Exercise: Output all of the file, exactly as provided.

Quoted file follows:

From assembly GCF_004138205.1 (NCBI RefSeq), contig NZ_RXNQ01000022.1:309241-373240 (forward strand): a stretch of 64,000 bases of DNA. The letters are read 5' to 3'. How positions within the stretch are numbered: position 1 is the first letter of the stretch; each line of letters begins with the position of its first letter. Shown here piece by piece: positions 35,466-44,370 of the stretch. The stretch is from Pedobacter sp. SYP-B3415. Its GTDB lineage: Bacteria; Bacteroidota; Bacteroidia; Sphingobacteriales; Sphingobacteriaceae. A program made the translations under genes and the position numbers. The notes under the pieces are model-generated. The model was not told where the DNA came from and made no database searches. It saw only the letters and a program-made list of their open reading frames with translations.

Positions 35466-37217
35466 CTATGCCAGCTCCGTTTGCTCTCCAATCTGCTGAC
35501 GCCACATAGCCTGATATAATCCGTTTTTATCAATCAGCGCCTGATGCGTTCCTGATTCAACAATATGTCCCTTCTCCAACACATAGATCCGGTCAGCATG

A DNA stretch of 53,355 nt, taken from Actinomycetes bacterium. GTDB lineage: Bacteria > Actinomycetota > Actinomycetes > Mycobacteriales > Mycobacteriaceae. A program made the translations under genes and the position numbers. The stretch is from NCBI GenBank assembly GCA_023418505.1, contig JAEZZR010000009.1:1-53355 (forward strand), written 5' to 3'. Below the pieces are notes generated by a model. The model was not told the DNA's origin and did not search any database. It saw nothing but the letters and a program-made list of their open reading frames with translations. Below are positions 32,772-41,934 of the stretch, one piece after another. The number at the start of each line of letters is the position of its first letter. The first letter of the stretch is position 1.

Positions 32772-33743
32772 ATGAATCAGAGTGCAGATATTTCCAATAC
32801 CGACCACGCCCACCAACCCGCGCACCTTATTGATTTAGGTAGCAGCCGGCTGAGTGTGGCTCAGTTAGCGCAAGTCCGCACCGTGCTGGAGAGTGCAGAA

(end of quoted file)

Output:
From assembly GCF_004138205.1 (NCBI RefSeq), contig NZ_RXNQ01000022.1:309241-373240 (forward strand): a stretch of 64,000 bases of DNA. The letters are read 5' to 3'. How positions within the stretch are numbered: position 1 is the first letter of the stretch; each line of letters begins with the position of its first letter. Shown here piece by piece: positions 35,466-44,370 of the stretch. The stretch is from Pedobacter sp. SYP-B3415. Its GTDB lineage: Bacteria; Bacteroidota; Bacteroidia; Sphingobacteriales; Sphingobacteriaceae. A program made the translations under genes and the position numbers. The notes under the pieces are model-generated. The model was not told where the DNA came from and made no database searches. It saw only the letters and a program-made list of their open reading frames with translations.

Positions 35466-37217
35466 CTATGCCAGCTCCGTTTGCTCTCCAATCTGCTGAC
35501 GCCACATAGCCTGATATAATCCGTTTTTATCAATCAGCGCCTGATGCGTTCCTGATTCAACAATATGTCCCTTCTCCAACACATAGATCCGGTCAGCATG

A DNA stretch of 53,355 nt, taken from Actinomycetes bacterium. GTDB lineage: Bacteria > Actinomycetota > Actinomycetes > Mycobacteriales > Mycobacteriaceae. A program made the translations under genes and the position numbers. The stretch is from NCBI GenBank assembly GCA_023418505.1, contig JAEZZR010000009.1:1-53355 (forward strand), written 5' to 3'. Below the pieces are notes generated by a model. The model was not told the DNA's origin and did not search any database. It saw nothing but the letters and a program-made list of their open reading frames with translations. Below are positions 32,772-41,934 of the stretch, one piece after another. The number at the start of each line of letters is the position of its first letter. The first letter of the stretch is position 1.

Positions 32772-33743
32772 ATGAATCAGAGTGCAGATATTTCCAATAC
32801 CGACCACGCCCACCAACCCGCGCACCTTATTGATTTAGGTAGCAGCCGGCTGAGTGTGGCTCAGTTAGCGCAAGTCCGCACCGTGCTGGAGAGTGCAGAA